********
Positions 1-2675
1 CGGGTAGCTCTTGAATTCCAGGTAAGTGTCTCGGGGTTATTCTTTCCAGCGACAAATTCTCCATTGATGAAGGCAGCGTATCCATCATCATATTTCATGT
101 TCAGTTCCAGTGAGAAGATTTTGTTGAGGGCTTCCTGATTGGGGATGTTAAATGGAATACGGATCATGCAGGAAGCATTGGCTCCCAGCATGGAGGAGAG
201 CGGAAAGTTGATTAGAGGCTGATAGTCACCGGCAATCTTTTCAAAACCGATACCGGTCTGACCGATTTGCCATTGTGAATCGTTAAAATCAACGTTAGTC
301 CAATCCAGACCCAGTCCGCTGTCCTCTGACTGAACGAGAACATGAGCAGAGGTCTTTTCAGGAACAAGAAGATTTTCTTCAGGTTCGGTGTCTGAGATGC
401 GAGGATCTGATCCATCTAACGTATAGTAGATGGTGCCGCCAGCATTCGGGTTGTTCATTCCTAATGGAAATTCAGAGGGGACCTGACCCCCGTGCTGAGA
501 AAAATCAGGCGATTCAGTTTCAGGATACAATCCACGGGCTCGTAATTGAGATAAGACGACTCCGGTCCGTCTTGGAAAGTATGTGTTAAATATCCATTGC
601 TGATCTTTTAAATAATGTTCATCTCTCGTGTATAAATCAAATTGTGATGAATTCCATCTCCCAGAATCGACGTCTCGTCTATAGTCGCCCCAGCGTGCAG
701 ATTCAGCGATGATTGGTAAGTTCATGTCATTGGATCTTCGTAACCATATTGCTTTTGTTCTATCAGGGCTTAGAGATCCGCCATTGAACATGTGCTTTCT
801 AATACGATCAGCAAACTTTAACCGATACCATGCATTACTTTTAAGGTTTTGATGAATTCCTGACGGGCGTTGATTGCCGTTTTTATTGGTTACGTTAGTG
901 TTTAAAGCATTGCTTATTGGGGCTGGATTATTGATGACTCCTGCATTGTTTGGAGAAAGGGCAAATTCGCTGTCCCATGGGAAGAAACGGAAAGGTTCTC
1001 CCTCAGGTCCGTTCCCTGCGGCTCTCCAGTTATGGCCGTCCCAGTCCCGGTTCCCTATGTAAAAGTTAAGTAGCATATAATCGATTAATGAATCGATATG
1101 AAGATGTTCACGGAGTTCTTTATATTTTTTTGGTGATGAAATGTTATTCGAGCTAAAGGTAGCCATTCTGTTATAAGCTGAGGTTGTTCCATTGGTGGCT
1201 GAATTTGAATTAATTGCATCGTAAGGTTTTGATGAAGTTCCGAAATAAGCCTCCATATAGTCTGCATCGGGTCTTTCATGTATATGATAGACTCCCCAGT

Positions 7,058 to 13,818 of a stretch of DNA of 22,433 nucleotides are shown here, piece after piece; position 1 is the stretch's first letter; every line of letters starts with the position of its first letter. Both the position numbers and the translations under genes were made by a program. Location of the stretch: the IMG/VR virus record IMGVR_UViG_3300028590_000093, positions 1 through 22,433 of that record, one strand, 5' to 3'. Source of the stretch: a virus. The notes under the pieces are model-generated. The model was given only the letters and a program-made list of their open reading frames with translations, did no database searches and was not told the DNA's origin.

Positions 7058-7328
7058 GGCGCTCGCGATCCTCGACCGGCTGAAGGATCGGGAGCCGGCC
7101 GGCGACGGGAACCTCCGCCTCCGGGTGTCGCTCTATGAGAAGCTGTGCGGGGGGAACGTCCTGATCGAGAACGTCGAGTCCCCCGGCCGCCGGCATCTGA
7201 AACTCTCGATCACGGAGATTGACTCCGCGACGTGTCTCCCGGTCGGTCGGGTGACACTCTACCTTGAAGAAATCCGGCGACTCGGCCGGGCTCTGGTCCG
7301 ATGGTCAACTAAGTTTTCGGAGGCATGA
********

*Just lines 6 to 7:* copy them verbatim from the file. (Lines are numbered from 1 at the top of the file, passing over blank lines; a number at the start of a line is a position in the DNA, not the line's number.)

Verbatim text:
401 GAGGATCTGATCCATCTAACGTATAGTAGATGGTGCCGCCAGCATTCGGGTTGTTCATTCCTAATGGAAATTCAGAGGGGACCTGACCCCCGTGCTGAGA
501 AAAATCAGGCGATTCAGTTTCAGGATACAATCCACGGGCTCGTAATTGAGATAAGACGACTCCGGTCCGTCTTGGAAAGTATGTGTTAAATATCCATTGC